My highlights from December include a designer box of short stories, world-class local poetry, a translated novella set in Ukraine, science fiction, historical fiction, a couple of memoirs, and lots of graphic novels.
2018 Short Story Advent Calendar, produced by Michael Kingston and Natalie Olsen
A limited annual edition. One short story per day, each in its own beautifully designed booklet. For four years in a row, I've enjoyed this treat. It's hard to pick favourites, but some of the standouts were by George Saunders, Jessica Westhead, Sara Levine, Doretta Lau, Rodrigo Fresan, Liliana Heker, Kim Fu, Eugene Lim, and RO Kwon.
I've been inspired to continue the daily habit by embarking on a project starting January 1, 2019: reading one chapter per day of The Tale of Genji by Murasaki Shikibu, an epic Japanese classic.
Insomnia Bird: Edmonton Poems by Kelly Shepherd
New and found text, woven into a warm and witty nest of poems that map the exterior and interior places where city people, the natural world, and work intersect. Public transit, magpies, the North Saskatchewan river valley, and construction crews. A glorious celebration of the confounding way in which we experience our lives.
Magpie: twilight bird - two-lighted bird -
nest builder and robber of nests -
you hop and clatter on the road like hail.
Black and white offspring of the raven
|Kelly Shepherd, book launch|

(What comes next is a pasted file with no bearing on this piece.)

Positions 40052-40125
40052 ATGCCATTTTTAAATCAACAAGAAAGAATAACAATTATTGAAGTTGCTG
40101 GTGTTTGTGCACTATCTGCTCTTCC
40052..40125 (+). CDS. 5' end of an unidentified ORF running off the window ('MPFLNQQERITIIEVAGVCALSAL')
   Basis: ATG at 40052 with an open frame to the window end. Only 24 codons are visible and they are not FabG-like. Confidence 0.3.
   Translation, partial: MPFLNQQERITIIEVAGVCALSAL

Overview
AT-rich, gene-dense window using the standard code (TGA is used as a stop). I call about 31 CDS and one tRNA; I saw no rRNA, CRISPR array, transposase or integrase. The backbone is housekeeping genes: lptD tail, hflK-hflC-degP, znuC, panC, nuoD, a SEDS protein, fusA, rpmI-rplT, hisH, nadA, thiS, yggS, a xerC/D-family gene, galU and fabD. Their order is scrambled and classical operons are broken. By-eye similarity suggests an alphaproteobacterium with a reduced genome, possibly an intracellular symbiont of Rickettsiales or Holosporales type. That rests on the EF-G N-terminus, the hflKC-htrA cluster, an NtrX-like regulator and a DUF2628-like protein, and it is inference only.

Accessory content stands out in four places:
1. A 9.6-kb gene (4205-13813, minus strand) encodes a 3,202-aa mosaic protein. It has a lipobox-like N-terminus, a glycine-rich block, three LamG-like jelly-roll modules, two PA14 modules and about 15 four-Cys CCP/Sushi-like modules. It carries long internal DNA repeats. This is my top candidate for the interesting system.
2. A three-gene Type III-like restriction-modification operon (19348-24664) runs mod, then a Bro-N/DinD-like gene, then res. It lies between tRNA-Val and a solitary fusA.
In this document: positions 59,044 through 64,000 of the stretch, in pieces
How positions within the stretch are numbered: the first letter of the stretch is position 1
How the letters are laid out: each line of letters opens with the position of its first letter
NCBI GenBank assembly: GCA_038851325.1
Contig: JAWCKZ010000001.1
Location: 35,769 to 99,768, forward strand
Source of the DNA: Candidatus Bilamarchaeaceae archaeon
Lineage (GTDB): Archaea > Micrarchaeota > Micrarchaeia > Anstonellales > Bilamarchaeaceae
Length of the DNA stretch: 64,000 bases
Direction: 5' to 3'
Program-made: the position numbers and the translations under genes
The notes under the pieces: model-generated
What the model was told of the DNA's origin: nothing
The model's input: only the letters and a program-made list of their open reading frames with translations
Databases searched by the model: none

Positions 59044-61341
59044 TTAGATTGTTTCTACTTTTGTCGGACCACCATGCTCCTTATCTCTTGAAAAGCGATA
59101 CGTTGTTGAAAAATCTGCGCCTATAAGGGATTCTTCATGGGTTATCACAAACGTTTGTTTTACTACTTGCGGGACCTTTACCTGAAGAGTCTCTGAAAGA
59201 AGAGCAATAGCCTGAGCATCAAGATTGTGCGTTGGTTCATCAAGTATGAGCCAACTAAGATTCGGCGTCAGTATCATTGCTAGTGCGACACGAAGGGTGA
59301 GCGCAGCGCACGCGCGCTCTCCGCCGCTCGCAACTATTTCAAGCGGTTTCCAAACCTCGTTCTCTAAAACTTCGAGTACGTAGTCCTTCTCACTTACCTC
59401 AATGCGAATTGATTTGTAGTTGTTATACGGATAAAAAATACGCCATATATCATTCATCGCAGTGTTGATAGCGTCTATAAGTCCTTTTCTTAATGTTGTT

at Audreys, September 2018
and the dove, the only bird
who did not go into the ark with Noah -
you gather in loud tidings,
you point the direction of the wind.
You pull behind you invisible threads,
you stitch stories together,
you needle through the sky!
(from Picamancy Charm)
Baba Dunja's Last Love by Alina Bronsky
Translation from German by Tim Mohr
"Bronsky instinctively understands that the way to a reader's heart is through great characters." -Library Journal. That pull quote from Library Journal is on the front cover and it's spot on. Baba Dunja is such a memorable character. A tiny Russian Ukrainian in her 80s, she's the first to move back to her home in Chernobyl's "dead zone" after the "nuclear incident." I loved this short novel so much, for its heart and humour. It reminded me of Olga Tokarczuk's forthcoming (February 2019) Drive Your Plow Over the Bones of the Dead.
A biologist explained to me later that the stuff was stuck in my bones and gave off radiation around me so that I was myself like a little reactor.
But God was abolished from our land when I was little and I haven't managed to get him back.
I ask Marja if she needs anything from the city, I ask Petrow, and [...]
Petrow asks me for good news.
"Don't joke around," I say. "I can bring you honey."
"I don't want any honey," he says. "I don't eat honey because it's made of bee vomit. Bring me good news."
That's how he always is.
An Ocean of Minutes by Thea Lim
An amazing, lyrical and intellectually stimulating novel. Time travel, dystopia, romance and refugees. It reminds me somewhat of Exit West, in the way science fiction elements are used as a shortcut to get to the real issues: displacement, social inequality, and the human heart. I raced through this in two days.
One car behind them honks. The voice of their driver, made tinny by the intercom, says, "You gotta go." They squeeze each other's hands so hard the skin of his suit bites the web between her fingers and there's no way they can touch skin to skin and the seat of her heart falls away and so does her resolve. But there is no more time. All the cars honk like the end of days.